How FiveThirtyEight’s 2020 Forecasts Did And What We’ll Be Thinking About For 2022

How FiveThirtyEight’s 2020 Forecasts Did And What We’ll Be Thinking About For 2022

Welcome to the latest installment of what we’re hoping to make a biennial practice: an after-action review of FiveThirtyEight’s election forecasts, which in this past cycle covered the House, Senate and presidency. I realize there might not be too much appetite for reading about 2020 forecasts now that it’s June 2021, but let’s start with the major takeaways, which are fairly straightforward this year:

  • Even in a year when the polls were mediocre to poor, our forecasts largely identified the right outcomes. They correctly identified the winners of the presidency (Joe Biden), the U.S. Senate (Democrats, after the Georgia runoffs) and the U.S. House (Democrats, although by a narrower-than-expected margin). They were also largely accurate in identifying the winners in individual states and races, identifying the outcome correctly in 48 of 50 presidential states (we also missed the 2nd Congressional District in Maine), 32 of 35 Senate races1 and 417 of 435 House races.2 
  • More importantly from our point of view, our models were generally well-calibrated. That is to say, the share of races we called correctly was roughly in line with the probabilities listed by our models. For instance, based on the probabilities associated with the Deluxe version of our Senate forecasts, the model expected to get 88 percent of its calls right; in fact, it got 91 percent of them right. (If anything our models were slightly underconfident, that is, there were fewer upsets than predicted.) Moreover, when upsets did occur, they occurred in races where the model assigned relatively high odds to them happening. For example, although we had Sen. Susan Collins as an underdog in Maine, we still had her with a 41 percent chance of victory there, so the race was highly competitive.
  • However, nearly all of our models’ misses came in the same direction; namely, Republicans won in races where Democrats were favored. On the one hand, this is a fairly common pattern. One party often wins most of the toss-up races. Indeed, this logic is embedded in our models, which assume that errors are somewhat correlated from race to race. (Recognizing these correlations was a big reason that our presidential model gave Donald Trump a better chance than other models in 2016.) On the other hand, it may be that polling and related-forecast errors are becoming even more correlated, due to rising partisanship and a decline in split-ticket voting. The number of House seats that Democrats wound up with (222) was outside the 80 percent confidence interval in our forecast, which may be a reflection of this. The more correlated that race outcomes are, the wider the confidence intervals in forecasting how many seats a party will win overall, since it’s less likely that a miss in one direction (say, a Republican upset in one race) will be offset by a miss in the opposite direction (a Democratic upset win in a different race). If so, we’ll want to address this in our model moving forward.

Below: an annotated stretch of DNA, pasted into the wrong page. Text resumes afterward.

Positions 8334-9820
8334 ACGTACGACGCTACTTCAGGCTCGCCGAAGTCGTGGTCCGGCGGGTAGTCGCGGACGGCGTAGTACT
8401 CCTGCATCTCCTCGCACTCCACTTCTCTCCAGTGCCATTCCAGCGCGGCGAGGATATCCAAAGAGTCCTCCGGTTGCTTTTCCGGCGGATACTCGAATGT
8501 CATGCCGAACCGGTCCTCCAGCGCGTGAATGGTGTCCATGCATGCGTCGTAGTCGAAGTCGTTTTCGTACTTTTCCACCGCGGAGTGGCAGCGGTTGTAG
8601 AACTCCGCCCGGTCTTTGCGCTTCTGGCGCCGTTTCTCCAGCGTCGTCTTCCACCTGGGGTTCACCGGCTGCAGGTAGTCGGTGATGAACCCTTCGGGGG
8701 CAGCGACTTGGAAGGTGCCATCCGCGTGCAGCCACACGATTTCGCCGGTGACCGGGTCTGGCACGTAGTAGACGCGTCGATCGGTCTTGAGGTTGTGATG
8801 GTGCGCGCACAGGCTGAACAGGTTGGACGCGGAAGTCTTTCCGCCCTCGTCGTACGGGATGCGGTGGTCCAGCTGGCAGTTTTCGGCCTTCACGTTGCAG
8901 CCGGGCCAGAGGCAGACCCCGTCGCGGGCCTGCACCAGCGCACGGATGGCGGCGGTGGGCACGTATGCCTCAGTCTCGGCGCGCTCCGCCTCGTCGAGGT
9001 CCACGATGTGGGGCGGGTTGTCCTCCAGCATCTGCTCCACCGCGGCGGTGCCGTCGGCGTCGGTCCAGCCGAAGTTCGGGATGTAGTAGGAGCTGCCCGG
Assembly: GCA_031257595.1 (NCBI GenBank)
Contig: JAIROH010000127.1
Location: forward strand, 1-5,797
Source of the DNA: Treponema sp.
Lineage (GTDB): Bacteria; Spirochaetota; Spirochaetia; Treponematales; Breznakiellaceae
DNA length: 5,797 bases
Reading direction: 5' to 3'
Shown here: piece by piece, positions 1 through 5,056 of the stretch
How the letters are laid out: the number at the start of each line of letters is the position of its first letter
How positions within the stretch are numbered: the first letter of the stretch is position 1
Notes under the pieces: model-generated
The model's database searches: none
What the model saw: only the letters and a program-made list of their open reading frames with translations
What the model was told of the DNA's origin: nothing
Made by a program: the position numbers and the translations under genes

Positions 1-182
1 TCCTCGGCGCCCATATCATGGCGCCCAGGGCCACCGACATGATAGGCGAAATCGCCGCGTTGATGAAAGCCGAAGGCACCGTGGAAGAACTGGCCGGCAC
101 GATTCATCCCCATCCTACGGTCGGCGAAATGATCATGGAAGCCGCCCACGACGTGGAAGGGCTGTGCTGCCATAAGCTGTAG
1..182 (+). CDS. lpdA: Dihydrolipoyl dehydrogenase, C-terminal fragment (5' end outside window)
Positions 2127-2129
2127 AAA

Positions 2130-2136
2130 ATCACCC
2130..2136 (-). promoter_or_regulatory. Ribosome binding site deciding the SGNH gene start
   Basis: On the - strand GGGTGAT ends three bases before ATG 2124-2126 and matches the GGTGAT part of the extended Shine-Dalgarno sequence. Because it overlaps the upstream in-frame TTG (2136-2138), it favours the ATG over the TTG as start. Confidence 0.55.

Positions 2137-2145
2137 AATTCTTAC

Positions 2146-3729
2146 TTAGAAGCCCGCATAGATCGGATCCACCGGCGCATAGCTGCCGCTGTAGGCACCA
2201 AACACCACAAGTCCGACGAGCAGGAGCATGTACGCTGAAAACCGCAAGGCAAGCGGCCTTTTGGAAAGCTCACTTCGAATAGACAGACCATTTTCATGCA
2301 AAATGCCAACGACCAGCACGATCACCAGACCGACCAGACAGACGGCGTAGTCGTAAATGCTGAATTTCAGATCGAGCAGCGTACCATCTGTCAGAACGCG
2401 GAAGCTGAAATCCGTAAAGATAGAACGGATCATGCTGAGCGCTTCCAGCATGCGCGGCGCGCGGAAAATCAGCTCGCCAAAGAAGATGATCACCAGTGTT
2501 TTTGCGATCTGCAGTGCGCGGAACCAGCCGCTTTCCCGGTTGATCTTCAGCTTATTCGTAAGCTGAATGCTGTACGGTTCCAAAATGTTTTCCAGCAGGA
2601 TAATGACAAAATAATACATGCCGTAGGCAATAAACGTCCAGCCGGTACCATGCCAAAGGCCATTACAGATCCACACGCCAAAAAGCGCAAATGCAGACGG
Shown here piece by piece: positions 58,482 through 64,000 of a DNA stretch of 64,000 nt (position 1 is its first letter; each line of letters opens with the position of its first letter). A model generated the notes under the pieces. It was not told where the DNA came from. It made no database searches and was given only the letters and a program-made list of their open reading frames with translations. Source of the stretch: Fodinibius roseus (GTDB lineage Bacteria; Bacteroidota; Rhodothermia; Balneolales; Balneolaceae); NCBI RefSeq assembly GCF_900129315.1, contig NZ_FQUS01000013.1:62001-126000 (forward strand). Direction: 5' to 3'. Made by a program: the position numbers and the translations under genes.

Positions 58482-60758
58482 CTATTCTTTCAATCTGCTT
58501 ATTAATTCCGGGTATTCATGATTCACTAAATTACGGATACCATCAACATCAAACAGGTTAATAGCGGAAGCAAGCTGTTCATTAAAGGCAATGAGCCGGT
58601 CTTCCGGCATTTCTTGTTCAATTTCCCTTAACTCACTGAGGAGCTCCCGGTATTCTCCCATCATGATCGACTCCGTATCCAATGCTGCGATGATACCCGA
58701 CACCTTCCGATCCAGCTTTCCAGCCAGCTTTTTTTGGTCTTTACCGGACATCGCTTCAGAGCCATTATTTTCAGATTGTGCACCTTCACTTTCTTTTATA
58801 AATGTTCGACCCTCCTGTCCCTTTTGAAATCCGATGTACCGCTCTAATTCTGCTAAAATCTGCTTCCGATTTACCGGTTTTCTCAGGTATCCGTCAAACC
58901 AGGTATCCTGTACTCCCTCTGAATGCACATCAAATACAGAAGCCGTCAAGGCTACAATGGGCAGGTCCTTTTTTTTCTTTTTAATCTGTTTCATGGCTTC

OK, now some ground rules before we proceed further. I’ll be looking at a total of 529 forecasts: 435 U.S. House races; 35 Senate races; plus the presidential outcome in all 50 states, the District of Columbia, and the five congressional districts in the states (Maine and Nebraska) that split their electoral votes, plus the topline forecasts as to which party would control the Senate, the House and presidency via winning the Electoral College. I’m also only looking at how our final forecasts did on Election Day. (For a look at how our forecasts performed at earlier points in the 2020 cycle, please check out our updated interactive where we evaluate how our many, many forecasts have done over the years.) One last note for Georgia where both Senate races went to runoffs, we’ll evaluate our forecast based on what they said as of Nov. 3, which incorporated the possibility of a runoff in January. (That forecast correctly had Democrats favored to win Georgia’s special Senate election, eventually won by now-Sen. Raphael Warnock, but incorrectly had Republican incumbent Sen. David Perdue favored to hold onto his seat, which was instead won by Democratic Sen. Jon Ossoff).

Here’s a look at all 529 forecasts combined, including our presidential forecasts plus the Deluxe version of our congressional forecasts.3 And in the chart below, I’ve broken these forecasts down into four different categories: toss-up (where the leader had between a 50 and 60 percent chance of winning); lean (a 60 to 75 percent chance); likely (a 75 to 95 percent chance) and solid (a 95 percent or greater chance), first showing how all races combined fared and then how races where Democrats or Republicans were favored did.

How well our 2020 forecasts did

Final FiveThirtyEight presidential forecast and final Deluxe version of our congressional forecasts as of Nov. 3, 2020, versus actual results

All races combined
CATEGORY NO. RACES EXPECTED
WINS
ACTUAL
WINS
EXPECTED CORRECT actual correct
Toss-up 22 12 9 55% 41%
Lean 31 21 24 68 77
Likely 77 68 73 88 95
Solid 399 397 399 99 100
All races 529 497 505 94 95
Where Democrats were favored